The Origins of Turkey Frying

It’s well known that the Pilgrims wowed their Indian guests at the first Thanksgiving celebration by frying turkeys.

Some scholars believe this was not merely a turn of culinary flair, but an excuse to show off the vats of boiling oil the English kept handy to deter invaders from scaling the stockade wall. The implication was clear. See this turkey? This is what happens to people who @#$& with the Puritans.

Since then, it wouldn’t be turkey day without open kettles of scalding grease — and you know how dangerous that can be. This fire-packed video from State Farm Insurance shows various terrible things that can happen to careless turkey fryers. It’s like State Farm invited the Mayhem guy from the Allstate commercials over to do the cooking.


10 thoughts on “The Origins of Turkey Frying

  1. Rob, This great stuff..thanks for sharing! Having spent 17 years of my life as a firefighter (both paid and volunteer) I know how difficult it can be to get the message out with regard to fire safety. Great post!

    1. Thanks, Jerry.

      It can be entertaining to watch these demos, but the sad truth is that people can get into trouble with this stuff. A big bucket of hot oil over an open flame can be a recipe for disaster.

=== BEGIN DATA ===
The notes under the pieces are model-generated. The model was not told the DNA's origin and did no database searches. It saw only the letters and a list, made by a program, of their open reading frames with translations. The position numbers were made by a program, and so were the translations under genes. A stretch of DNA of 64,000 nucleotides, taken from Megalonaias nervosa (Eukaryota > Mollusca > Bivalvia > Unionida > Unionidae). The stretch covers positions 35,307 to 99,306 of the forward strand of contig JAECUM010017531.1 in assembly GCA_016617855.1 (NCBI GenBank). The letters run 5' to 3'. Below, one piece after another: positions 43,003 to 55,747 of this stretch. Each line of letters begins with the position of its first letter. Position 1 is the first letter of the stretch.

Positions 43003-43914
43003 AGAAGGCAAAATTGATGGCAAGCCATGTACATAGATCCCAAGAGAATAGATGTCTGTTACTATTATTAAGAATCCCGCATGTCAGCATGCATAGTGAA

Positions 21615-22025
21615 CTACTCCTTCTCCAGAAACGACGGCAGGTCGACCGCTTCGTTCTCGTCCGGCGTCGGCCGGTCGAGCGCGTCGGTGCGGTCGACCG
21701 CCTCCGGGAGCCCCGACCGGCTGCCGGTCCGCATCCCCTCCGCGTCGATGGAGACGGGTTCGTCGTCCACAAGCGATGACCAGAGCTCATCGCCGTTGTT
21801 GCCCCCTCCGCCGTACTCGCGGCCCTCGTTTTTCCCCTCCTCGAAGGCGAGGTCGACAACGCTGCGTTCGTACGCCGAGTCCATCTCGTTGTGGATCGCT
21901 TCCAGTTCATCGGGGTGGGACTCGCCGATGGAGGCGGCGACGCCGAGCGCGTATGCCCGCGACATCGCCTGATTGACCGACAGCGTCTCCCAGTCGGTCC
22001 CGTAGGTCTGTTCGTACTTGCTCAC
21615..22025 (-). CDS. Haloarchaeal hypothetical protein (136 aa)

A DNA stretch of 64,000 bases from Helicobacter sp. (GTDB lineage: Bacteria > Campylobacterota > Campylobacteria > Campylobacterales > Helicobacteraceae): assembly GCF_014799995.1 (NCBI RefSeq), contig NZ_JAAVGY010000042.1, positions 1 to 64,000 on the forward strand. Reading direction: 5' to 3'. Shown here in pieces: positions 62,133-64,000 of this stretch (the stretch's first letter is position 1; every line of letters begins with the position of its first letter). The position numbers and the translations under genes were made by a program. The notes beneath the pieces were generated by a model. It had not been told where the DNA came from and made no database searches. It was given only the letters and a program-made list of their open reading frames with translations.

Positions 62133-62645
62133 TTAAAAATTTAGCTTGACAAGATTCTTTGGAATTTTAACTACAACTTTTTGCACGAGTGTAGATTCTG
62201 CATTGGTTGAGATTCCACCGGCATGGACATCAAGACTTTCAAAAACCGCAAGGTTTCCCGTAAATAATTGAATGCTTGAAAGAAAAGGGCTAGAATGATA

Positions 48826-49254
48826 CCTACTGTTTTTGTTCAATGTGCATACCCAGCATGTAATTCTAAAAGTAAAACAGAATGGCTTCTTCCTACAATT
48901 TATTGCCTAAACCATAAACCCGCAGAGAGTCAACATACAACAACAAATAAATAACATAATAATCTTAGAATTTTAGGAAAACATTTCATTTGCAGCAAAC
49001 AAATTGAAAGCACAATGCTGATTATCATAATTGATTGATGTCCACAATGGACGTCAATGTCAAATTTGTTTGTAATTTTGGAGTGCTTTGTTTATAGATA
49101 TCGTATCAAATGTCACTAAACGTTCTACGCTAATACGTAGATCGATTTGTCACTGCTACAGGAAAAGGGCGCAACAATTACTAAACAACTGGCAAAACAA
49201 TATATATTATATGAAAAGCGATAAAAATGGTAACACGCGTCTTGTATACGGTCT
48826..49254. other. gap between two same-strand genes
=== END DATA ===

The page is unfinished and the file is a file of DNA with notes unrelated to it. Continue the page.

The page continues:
2. “And finally, do NOT make Rob Madeo have to wear his flame-proof underwear on Thanksgiving!”

    I have been cooking turkeys since 1981 and I have no desire to try frying one!

  3. There’s so much that gets omitted from our kids’ textbooks these days, which is why I’m glad there are culture warriors like Rob Madeo out there to maintain due diligence in the pursuit of truth and honesty in education.

    Also worth noting: shortly after the Indians (none of this nansy-pansy “Native American” stuff OKAY) showed the Pilgrims their corn, the Pilgrims impressed the Indians by saying “Ho, checketh out this s***” and lighting off a bottle rocket. It was, as they say, pretty sweet.

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